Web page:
Home Travel BlogAustralia Travel Blog Easy self-guided walking tour of Sydney

Easy self-guided walking tour of Sydney

by Silke Elzner

Sydney in a day… impossible you say? How can you discover all the intricacies of a 4.2m city in less than 24 hours? Its history, art, culture, people, shops and secrets? Well, I say it’s possible, and you don’t even have to follow the beaten tracks that a regular guidebook would recommend to you.

Have you ever been to a city and explored it with a local? Yes? See, this is how you need to tackle Sydney. Let me be your local friend, take my hand, and you’ll be fine.

All you need is a pair of comfortable walking shoes, a water bottle, sunscreen, exploration fever and a couple of dollars in your pocket. If you are fairly fit and motivated, read on. I will also make some suggestions for restaurants, as I know how confusing it can be to dine out in a city you are not familiar with.

Northern End of the CBD

I hope you don’t mind getting up early, because this is what you need to do if you want to get the most out of this experience. My suggestion is to head down to Circular Quay first, to get this out of your system. I know and understand that most visitors will want to see the most iconic landmarks of Sydney, the Opera House and the Harbour Bridge, so let’s get this done and over with before we can focus on the really interesting stuff.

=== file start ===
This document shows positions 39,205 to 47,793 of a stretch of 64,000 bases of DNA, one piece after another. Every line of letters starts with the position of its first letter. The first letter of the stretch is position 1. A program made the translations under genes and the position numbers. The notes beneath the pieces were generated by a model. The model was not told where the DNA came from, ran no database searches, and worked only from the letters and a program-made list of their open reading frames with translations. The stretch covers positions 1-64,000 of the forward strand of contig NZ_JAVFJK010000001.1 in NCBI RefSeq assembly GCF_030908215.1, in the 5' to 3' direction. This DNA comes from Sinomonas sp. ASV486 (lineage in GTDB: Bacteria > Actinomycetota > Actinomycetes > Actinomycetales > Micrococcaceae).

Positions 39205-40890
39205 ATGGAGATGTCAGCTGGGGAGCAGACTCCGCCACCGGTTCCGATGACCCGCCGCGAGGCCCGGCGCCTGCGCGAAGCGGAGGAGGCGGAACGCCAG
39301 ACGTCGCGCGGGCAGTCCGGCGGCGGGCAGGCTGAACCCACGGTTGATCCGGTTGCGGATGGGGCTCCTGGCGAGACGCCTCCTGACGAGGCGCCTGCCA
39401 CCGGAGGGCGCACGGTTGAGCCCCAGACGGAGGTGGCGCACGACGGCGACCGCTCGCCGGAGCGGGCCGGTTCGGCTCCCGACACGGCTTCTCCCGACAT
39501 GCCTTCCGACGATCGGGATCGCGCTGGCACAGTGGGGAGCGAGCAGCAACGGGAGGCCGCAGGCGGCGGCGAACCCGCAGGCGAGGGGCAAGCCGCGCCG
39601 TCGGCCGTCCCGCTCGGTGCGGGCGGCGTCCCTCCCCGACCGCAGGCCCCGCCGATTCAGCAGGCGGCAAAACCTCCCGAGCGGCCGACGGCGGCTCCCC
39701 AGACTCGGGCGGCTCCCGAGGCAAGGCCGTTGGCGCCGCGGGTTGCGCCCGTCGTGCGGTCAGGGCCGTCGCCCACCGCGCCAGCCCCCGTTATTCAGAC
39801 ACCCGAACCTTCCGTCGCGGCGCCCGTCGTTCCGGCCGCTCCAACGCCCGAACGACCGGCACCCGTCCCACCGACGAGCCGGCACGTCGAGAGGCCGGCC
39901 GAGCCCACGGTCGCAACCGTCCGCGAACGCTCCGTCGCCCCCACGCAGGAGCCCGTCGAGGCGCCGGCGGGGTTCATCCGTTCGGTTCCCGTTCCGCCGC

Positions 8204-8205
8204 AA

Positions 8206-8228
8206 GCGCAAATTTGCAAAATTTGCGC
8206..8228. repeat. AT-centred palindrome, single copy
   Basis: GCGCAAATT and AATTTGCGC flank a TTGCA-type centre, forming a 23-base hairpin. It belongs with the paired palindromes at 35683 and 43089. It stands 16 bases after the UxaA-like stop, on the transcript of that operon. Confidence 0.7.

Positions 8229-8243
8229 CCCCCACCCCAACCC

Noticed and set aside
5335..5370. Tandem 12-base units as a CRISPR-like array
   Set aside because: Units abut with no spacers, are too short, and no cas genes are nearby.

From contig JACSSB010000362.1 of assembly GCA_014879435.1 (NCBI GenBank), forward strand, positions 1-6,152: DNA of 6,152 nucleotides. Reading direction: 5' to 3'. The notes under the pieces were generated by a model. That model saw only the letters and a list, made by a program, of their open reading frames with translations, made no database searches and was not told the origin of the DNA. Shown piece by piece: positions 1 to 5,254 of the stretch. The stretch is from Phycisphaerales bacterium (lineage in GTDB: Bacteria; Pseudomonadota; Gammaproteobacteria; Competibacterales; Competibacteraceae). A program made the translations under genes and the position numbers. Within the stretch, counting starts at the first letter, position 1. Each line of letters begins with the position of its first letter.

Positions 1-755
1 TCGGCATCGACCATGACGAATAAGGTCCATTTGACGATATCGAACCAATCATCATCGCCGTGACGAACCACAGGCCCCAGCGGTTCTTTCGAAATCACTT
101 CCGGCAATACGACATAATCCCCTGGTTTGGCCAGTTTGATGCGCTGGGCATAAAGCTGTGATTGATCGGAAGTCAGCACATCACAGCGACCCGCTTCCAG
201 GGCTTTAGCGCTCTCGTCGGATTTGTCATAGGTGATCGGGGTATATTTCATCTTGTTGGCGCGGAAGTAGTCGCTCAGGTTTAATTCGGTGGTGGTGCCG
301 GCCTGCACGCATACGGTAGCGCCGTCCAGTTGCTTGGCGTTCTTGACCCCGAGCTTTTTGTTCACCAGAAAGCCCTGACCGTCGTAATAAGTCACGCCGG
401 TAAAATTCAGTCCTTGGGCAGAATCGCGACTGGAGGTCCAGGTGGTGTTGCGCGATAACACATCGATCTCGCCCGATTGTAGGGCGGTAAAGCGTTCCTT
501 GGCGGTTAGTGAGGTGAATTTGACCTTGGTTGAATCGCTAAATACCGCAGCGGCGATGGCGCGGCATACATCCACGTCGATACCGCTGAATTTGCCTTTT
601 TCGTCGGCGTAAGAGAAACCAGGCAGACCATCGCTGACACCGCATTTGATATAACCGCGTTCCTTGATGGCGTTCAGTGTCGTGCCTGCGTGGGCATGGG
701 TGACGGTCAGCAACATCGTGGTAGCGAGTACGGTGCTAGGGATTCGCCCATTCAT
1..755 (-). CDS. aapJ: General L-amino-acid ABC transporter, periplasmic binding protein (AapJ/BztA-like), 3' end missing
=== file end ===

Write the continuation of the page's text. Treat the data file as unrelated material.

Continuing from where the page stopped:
Head down to Circular Quay and take plenty of photos and selfies. Go wild. Walk around the Opera House and take shots of it from different angles. Peek across the harbour to the bridge, see the ferries hurrying back and forth, listen to the squealing of the seagulls. Enjoy the commuter buzz, feel the morning sun on your skin. If you are a coffee drinker, we’ve been told that Mecca CQ on the top end of King Street is an excellent choice for your takeaway kick.

Views of the Harbour Bridge

Sydney’s Convict Past

Next, head past the Museum of Contemporary Art along the waterfront to The Rocks. This precinct is the oldest settlement in Sydney, founded by the first fleets of convicts and the first settlers that arrived in Australia in the 18th century. This quarter is pure history, you won’t find anything older (other than aboriginal artefacts of course) in the whole of Australia.